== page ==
Although the data on mortality associated with hepatitis C virus (HCV) are certainly important to public health, Ly et al. present them in a way that may lead to overestimation of HCV related mortality. First, the authors define HCV deaths as those with a death certificate mentioning HCV as either a contributing or underlying cause of death, and they do not present a breakdown of cause specific mortality among these "HCV deaths". In our own analysis of HCV mortality, liver related deaths represented only 20% of deaths in a large cohort of HCV seropositive former blood donors #1#. Most of the mortality in our HCV cohort was related to trauma or suicide #23%#, drug or alcohol causes #14%#, cardiovascular causes #13%# and cancer excluding hepatocellular carcinoma #12%#. Ascertainment of HCV serostatus from blood donor records is probably more complete than from death certificates, providing more accurate estimate of attributable mortality than studies based upon the latter method.

Second, in considering secular trends in HCV mortality, the authors do not mention the possible contribution of a birth cohort effect which has been well described for HCV infection #2,3#. Since most HCV infected persons in the United States probably acquired their infection due to injection drug related activity in the 1960s and 70s, they constitute a cohort which is now aged 45 to 64 years. Therefore it is reasonable that all-cause mortality will increase as this cohort ages, independent of a possible increase in HCV related liver mortality. Ly et al. could perform age-adjusted analyses to address this issue in their data.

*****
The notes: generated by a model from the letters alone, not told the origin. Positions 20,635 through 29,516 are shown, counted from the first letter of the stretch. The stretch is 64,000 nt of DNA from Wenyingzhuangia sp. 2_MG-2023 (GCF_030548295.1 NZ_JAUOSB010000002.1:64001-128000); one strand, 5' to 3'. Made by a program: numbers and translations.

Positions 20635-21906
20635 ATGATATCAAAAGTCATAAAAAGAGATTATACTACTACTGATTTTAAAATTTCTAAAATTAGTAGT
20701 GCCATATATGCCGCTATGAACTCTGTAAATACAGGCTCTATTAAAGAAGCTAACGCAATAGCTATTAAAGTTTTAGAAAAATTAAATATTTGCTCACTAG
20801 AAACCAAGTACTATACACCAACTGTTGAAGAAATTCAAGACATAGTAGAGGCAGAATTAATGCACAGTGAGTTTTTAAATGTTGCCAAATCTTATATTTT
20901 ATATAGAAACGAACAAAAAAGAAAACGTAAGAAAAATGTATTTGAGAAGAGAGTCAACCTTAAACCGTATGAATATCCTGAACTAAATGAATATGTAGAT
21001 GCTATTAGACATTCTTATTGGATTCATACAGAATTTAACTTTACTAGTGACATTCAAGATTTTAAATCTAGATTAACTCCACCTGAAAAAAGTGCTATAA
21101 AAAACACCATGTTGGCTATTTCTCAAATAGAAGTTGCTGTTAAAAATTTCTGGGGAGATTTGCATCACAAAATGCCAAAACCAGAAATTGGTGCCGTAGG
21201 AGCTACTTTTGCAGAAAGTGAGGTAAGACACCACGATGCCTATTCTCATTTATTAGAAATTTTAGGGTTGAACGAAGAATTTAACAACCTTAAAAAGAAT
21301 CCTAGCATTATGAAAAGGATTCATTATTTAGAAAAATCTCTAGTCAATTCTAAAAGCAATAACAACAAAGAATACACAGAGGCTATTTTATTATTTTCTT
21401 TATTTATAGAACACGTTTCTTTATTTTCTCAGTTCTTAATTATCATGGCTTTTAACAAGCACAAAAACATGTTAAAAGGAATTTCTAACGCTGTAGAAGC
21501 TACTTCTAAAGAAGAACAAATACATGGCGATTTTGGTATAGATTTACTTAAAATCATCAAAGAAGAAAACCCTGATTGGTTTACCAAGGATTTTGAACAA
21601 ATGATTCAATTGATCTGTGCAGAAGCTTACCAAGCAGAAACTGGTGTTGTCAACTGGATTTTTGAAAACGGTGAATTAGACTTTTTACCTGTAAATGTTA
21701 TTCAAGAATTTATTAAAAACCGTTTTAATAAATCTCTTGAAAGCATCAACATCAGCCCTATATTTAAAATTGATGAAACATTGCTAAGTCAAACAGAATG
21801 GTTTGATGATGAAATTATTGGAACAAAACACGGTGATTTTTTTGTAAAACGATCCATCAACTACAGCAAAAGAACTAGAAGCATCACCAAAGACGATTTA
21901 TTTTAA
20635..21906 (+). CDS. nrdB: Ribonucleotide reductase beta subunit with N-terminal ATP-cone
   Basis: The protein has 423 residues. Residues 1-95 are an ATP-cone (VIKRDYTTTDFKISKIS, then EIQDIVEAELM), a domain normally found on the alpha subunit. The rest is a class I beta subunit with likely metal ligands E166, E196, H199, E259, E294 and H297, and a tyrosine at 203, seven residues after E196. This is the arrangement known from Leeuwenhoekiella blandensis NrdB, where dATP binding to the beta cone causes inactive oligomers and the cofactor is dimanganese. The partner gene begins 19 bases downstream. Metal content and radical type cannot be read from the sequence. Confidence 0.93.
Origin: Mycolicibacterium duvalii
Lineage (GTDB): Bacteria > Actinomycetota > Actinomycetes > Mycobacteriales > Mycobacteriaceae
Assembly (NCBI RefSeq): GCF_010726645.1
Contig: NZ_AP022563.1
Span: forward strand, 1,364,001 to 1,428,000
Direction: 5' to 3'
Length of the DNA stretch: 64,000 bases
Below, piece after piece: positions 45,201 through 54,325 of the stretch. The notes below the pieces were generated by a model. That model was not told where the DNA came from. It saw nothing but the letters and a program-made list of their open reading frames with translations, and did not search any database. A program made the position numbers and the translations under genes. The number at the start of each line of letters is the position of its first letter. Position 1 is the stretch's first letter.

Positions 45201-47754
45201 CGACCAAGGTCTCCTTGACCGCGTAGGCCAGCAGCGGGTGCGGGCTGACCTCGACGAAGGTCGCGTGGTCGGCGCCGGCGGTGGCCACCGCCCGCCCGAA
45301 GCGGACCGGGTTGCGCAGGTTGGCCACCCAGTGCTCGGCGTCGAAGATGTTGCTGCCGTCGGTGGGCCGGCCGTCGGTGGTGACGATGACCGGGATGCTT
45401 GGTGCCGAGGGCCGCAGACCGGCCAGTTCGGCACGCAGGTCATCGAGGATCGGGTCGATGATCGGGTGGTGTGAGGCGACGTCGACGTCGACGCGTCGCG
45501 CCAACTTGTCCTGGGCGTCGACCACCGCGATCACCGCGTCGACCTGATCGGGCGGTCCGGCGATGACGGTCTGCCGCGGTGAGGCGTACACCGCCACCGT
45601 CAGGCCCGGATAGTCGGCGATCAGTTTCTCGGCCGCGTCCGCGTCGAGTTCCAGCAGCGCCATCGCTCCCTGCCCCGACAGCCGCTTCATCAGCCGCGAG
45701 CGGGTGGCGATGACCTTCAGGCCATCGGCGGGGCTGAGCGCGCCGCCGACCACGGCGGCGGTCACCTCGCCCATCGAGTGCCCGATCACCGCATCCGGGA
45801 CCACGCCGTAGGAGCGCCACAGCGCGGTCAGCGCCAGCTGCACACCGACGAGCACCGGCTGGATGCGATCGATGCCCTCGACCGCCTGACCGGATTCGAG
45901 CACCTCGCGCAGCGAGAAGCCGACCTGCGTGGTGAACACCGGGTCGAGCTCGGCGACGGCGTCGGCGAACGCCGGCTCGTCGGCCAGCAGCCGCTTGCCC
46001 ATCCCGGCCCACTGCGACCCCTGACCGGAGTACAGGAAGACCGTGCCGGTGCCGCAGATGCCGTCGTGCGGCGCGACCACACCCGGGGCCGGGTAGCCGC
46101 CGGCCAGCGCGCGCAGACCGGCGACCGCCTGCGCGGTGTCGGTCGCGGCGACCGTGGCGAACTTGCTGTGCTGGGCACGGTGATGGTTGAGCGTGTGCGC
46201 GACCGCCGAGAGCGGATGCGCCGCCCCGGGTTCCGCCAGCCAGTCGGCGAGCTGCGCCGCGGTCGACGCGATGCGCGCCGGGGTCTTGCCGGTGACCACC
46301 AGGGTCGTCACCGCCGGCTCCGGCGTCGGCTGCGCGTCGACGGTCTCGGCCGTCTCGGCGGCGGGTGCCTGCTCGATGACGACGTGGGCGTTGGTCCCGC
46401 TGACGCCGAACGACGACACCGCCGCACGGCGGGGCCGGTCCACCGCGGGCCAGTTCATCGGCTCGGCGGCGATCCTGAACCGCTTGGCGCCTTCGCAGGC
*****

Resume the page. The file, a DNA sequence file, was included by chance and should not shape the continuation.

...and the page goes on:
Finally, the abstract's conclusion that "By 2007, HCV has superseded HIV as the cause of death in the United States, ..." gives the misleading impression that there is an epidemic of HCV deaths. In fact, even with the loose definition of HCV deaths used in this report, the rate is increasing gradually and the rate of HIV deaths is declining, as the authors note presumably due to successful treatment of HIV disease. While the authors are correct that HCV deaths may be underestimated due to lack of recording HCV status on the death certificate, the fact that many HCV infected persons die of causes unrelated to HCV may counterbalance this possible underestimation. Physicians treating HCV infected persons should be aware of potentially preventable, non-liver related mortality due to trauma, suicide and substance abuse in their patients.

References

1# Guiltinan AM, Kaidarova Z, Custer B, Orland J, Strollo A, Cyrus S, Busch MP, Murphy EL. Increased all-cause, liver and cardiac mortality among Hepatitis C Virus seropositive blood donors. Amer J Epidemiol 2008;167:743-50.